The Captain Is Dead PC Review: Red Alert!

A pretty challenging survival strategy set in space, but that means the rewards are greater. The Captain Is Dead! Abandon ship!

The Captain Is Dead is a great title choice because it evokes several responses that spiral into panic. As the title suggests, the captain of your ship is no more, and the remaining crew have to pick up the pieces. That’s surviving, not gathering the late captain’s organs.

Based on the board game of the same name, there are a dozen characters to choose from, each with unique traits. It’s a turn-based strategy game where survival is key. Put simply, you have to repair the jump core of the spaceship and escape your alien attackers.

However, they’ll throw everything at you, and it’s not that their actions are overwhelming, but the way the game plays out can be incredibly challenging. The first hurdle was the visuals, notably the UI. At a glance, The Captain Is Dead has a vibrant edge to it; the characters are bold, colourful, similar to Hotshot Racing, or perhaps a hint of Space Channel 5.

The Captain Is Dead PC Review - Crew
So solid crew. Source: Screen capture

That aspect is excellent, but the UI takes some getting used to – notably the holographic terminal screens. From a topdown viewpoint of the ship with all the available rooms to attend. Stations are listed to the left and the crew member to the right. Each moves costs a point with the teleporter, but if that breaks, it’ll use more action points – double when the gravity’s on the blink.

The Captain Is Dead is against you as each time you solve one problem, another arises

The Captain Is Dead is against you as each time you solve one problem, another arises. This could sound pessimistic, but that’s the lure of the strategic element. The initial steps are deciphering the display and how skills work. 

As familiarity crept in, I realised how demanding this game is, as some mechanics can seem unfair if you’re new to the title (assuming you also haven’t played/heard of the board game). You’ll move one space, and BOOM: there’s an anomaly, aliens blocking your path, or you’re injured. Actions can be significantly impaired.

To counter anomalies, you have to research them. Aliens are easy as selecting them defaults to an attack. As for injuries, head to the infirmary or be healed by the medic. Alas, I spent more time in the infirmary than anywhere else. It’s worth noting that all of these cost action points, and after each turn, a new alert appears and more problems to deal with.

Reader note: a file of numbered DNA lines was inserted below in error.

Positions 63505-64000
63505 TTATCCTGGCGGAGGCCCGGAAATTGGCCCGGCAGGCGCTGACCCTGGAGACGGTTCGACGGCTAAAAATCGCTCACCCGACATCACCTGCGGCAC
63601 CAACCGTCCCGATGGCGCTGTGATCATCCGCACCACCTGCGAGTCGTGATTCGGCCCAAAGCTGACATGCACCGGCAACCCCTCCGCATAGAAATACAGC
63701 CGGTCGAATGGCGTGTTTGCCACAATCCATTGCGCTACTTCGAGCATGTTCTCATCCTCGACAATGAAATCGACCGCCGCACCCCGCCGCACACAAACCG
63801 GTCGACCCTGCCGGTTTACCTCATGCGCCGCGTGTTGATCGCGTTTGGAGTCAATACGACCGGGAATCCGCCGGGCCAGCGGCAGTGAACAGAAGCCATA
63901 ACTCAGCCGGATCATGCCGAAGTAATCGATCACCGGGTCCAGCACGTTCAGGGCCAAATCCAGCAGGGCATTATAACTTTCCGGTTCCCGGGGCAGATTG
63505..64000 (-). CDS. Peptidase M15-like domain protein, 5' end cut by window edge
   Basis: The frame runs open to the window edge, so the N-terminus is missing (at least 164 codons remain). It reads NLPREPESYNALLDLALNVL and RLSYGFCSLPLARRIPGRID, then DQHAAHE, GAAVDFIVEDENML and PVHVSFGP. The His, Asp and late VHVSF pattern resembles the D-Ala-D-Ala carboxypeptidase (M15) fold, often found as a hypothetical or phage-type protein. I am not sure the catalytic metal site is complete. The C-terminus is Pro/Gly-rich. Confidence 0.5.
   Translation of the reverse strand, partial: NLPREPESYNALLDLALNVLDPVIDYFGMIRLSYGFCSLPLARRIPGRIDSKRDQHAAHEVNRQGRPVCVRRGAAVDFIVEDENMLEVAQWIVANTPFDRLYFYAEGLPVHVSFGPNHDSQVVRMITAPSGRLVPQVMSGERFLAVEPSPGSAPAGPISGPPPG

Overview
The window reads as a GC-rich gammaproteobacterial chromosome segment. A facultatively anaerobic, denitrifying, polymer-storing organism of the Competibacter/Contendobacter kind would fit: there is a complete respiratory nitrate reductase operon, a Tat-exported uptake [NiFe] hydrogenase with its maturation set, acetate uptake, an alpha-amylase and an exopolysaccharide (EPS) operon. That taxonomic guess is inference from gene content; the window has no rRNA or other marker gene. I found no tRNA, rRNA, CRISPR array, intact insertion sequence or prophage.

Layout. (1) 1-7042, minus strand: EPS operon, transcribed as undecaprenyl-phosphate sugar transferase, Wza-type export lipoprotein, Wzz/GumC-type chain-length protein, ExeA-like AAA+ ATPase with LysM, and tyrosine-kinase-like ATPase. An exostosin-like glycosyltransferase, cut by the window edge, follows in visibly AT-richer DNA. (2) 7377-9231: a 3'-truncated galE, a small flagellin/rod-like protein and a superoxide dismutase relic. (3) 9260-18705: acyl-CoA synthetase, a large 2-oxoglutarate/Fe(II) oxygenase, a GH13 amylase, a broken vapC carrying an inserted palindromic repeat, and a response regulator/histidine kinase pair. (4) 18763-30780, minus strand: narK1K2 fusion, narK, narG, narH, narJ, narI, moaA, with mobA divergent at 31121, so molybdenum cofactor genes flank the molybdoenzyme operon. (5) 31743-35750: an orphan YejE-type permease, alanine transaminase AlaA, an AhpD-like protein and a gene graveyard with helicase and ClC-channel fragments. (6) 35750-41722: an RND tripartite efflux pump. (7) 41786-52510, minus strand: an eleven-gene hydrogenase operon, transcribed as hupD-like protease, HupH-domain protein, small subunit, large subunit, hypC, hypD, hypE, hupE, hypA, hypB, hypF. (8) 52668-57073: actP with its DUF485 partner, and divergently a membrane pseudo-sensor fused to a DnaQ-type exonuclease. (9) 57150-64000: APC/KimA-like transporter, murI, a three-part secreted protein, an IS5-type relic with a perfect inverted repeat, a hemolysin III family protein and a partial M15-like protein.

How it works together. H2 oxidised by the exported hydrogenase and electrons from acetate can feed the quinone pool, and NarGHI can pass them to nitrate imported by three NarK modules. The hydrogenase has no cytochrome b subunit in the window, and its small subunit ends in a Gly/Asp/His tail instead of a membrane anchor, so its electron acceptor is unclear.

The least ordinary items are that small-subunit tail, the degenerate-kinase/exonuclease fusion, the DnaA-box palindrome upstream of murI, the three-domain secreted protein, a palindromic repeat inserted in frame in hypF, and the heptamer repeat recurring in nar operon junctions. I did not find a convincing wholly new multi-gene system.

The Captain Is Dead on Steam
Source: Steam

The alerts in The Captain Is Dead are fundamental. After each turn your sensors will indicate an attack and the effect it’ll have. Alien invaders will teleport into a room, your shields may drop, or stations go offline. It’s possible to bypass these with an override, pending you have the right character or skill, but typically you’ll have to manage it with the tools available. If you have more than 12 aliens on board at a time, or your shields go down, it’s game over. 

Honestly, the action points and having to endure an attack between every turn was hard going, but I persevered, though with little progress. I even lowered the difficulty to coward <ahem> to experiment without failing so quickly. The most challenging aspects are getting used to the anomalies and toying with the crew’s abilities. I’d be lying if I said it didn’t put me off, but The Captain Is Dead has grown on me, and I expect it’ll be a game I will play for the months ahead.

In terms of concept, it’s excellent. How accurate it is when compared to the board game, I don’t know, but once you get accustomed to the style of play, it’s a challenging, yet rewarding game. The humour is brilliant, and I love both the visuals and music throughout. In fairness, the UI – in particular, the holographic monitors were a very good idea; it just didn’t resonate with me early on, that’s all.

The Captain Is Dead doesn’t come across like a typical board game, and if it weren’t for the press material, I’d never have drawn any comparisons. The game is a standalone in itself with no knowledge of its predecessor necessary. While it’s not as immediately accessible as Space CrewThunderbox Entertainment’s game has the same replay value. I see myself returning to this again and again the more I improve my crisis management skills. Damn that captain and their mortality.